Why now? Well, Savage believed that the opening of The Macallan’s new distillery last June was a historic event for the brand. It was also marked with the launch of other key products, including the Edition 4 and the seventh instalment of its Masters of Photography series, the Magnum Edition, which was created in collaboration with photographic cooperative Magnum Photos. “And then we wanted to really celebrate the milestone with the oldest Macallan,” he expounded before adding that the brand has a collection of different (super-aged) options, which are still there for future use as part of a 15- to 20-year programme that features various super-aged whiskies. As it turned out, the 72-year-old was in the right place to do just that.
Having tasted it, I believe it had everyting to do with timing. This is exceptionally old for a whisky, and its ability to shine is key, affirmed Savage. With older Macallans such as the 25-year-old and older, he noticed a distinct change in their anticipated notes. On the nose, for instance, there seems to be a lot of wood spice, ginger and cinnamon, and not so much fruit. But on the palate, it is almost the inverse—a lot of dried fruit, dates and a bit of orange peel. And after that passes, he again noticed the warming sensation of wood spice, “but it’s more like antique oak as opposed to aged oak”. Granted, Savage and his team could have just kept the whisky and used it to make a number of exceptional expressions, but they felt that if the brand was ever going to launch something as rare as this, 2018 was the landmark year—one that marked a new trajectory for the brand in terms of innovation, consumer experience and luxury—to do it.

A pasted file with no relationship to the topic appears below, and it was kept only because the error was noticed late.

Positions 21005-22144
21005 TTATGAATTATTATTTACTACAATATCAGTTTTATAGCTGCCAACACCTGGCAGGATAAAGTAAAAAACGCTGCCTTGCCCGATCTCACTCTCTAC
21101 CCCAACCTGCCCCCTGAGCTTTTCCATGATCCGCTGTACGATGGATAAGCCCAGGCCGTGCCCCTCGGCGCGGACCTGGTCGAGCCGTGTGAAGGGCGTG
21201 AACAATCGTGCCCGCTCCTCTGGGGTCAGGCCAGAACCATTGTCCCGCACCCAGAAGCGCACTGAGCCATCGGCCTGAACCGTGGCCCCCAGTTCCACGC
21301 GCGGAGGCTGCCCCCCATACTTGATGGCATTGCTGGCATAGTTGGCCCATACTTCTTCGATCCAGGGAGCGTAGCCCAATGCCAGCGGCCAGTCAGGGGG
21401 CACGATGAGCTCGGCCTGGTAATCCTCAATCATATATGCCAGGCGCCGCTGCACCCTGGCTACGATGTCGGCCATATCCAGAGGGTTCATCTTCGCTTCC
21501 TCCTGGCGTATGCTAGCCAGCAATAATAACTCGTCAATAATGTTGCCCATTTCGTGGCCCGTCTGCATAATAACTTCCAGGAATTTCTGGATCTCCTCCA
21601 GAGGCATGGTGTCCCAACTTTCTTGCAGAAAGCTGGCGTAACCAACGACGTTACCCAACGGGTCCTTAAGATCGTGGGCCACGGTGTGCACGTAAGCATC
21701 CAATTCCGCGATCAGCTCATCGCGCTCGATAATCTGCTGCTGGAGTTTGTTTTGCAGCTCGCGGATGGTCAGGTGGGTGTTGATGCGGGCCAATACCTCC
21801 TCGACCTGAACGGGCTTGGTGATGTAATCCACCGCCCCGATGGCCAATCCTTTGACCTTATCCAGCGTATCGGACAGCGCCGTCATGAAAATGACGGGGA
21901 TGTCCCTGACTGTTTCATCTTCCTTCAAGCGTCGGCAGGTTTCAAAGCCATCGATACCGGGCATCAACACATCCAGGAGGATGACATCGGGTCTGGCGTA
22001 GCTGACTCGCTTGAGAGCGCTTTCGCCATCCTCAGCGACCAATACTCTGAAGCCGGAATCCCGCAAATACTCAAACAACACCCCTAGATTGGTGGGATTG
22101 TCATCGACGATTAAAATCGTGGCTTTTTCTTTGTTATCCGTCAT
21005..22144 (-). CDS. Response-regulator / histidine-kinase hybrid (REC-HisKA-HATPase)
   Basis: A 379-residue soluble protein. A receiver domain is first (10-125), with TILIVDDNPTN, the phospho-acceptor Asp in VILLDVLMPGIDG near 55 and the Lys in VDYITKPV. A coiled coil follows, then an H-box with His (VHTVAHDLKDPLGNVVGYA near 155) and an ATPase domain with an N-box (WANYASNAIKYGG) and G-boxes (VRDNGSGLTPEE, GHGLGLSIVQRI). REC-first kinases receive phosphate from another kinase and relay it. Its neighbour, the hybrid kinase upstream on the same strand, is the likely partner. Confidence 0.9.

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The Macallan has long been an advocate for innovation without compromise. During the time the brand was making its now‑72‑year‑old, most distillers would have had to be innovative to improve efficiency, especially during and after World War II when barley, as well as coal were scarce, and peat was used as an alternative energy source.